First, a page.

“When it comes to open data,” says Maurizio Napolitano, head of the Digital Commons Lab at FBK, “we are referring to the many growth expectations that they are able to offer to the community. The most recurring topics are those of transparency and the economy. There are many estimates of what the scenario would be if open data were a tangible reality that could provide up-to-date and well-structured data. Unfortunately, there is still a long way to go. But there are people who still believe in this. Among the major players there are companies that use data. They are mostly companies working in the ICT sector. These, together with activist organizations and researchers, show how the release of data by governments, semipublic bodies, businesses and communities can really result in economic and social impact. Therefore, the call is to look (in a critical way as well) at the results of this study and to continue to report in order to improve and make this action more and more effective.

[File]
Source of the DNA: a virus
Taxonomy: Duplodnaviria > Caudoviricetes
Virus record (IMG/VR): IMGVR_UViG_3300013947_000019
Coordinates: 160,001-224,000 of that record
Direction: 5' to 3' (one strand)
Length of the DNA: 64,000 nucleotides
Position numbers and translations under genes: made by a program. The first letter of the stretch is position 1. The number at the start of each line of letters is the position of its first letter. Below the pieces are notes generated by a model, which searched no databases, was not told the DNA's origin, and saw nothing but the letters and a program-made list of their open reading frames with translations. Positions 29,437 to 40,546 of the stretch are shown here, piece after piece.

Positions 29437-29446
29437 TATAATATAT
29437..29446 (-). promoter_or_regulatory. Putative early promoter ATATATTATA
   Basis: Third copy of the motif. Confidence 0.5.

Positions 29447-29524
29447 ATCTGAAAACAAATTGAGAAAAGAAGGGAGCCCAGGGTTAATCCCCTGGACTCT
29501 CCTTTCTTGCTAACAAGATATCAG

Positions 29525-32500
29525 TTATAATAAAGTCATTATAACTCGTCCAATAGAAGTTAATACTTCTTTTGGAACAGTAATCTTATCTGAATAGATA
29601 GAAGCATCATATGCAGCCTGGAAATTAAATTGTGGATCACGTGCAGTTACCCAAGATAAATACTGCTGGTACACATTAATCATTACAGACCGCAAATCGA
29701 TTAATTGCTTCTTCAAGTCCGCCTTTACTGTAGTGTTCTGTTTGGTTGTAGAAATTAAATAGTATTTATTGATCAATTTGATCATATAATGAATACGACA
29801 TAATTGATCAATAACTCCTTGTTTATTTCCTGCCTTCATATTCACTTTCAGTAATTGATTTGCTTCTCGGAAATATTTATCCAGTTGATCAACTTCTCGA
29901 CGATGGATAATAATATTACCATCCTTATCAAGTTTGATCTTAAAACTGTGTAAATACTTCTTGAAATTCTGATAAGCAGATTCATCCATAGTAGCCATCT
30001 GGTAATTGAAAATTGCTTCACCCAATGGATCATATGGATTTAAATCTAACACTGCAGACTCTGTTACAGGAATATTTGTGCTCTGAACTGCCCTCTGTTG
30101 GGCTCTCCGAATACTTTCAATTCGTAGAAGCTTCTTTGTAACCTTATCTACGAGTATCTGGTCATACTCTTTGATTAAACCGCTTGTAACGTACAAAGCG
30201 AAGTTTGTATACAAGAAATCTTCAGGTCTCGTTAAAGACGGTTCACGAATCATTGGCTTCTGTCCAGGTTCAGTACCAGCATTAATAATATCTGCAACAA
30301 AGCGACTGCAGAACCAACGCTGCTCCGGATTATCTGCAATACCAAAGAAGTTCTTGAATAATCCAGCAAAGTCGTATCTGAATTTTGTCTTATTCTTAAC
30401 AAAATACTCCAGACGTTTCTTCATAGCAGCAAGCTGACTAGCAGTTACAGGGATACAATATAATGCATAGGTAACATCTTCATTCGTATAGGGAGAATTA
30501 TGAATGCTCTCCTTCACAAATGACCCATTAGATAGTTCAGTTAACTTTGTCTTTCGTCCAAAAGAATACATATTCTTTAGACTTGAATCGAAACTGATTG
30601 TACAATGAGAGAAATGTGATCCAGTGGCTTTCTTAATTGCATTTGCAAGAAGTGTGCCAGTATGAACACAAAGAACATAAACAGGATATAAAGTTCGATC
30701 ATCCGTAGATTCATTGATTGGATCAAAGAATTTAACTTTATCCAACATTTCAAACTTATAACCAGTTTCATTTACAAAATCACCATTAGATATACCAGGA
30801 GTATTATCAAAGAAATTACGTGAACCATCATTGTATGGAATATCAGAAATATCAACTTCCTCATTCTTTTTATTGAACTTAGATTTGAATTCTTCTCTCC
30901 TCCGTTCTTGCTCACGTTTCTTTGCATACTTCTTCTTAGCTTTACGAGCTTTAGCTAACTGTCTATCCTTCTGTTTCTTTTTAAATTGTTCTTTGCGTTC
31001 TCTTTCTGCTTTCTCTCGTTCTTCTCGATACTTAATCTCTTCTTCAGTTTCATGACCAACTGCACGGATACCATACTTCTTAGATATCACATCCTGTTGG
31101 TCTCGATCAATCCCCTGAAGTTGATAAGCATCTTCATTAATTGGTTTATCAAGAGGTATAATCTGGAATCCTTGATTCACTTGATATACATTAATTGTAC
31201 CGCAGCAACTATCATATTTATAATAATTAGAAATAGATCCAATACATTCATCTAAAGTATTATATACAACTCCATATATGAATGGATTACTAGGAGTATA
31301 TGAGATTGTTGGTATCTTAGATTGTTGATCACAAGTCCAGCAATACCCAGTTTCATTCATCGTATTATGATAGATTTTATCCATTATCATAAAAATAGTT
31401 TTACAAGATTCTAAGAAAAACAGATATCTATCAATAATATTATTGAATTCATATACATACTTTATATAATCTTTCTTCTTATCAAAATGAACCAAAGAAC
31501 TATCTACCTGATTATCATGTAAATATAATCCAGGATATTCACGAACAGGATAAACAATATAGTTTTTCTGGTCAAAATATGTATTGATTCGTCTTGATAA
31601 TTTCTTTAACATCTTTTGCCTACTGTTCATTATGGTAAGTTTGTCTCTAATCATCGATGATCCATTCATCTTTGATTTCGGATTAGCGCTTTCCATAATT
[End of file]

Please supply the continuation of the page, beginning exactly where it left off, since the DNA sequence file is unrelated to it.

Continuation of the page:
The term “open data” means free access to data for any purpose and reuse. The data consists of descriptions of non-ambiguous facts, archiveable in digital format (e.g. temperature, population, number of vehicles present on the highway, quantity of goods sold, and so on). The evolution of new technology has made it easier to collect and archive data digitally. There are several players who collect data: public administrators, businesses, and communities. Each of these, having the right to their databases, may decide to make them available for third parties to use it for any purpose.

Government agencies are considered to be the main player able to open data as they deal with public property. In international policies, open data are seen as one of the starting points for activating processes of transparency, collaboration and participation (all is summed up with the word “open government”, and Open Government Partnership is an international initiative that promotes sharing these principles; 65 nations that have joined it).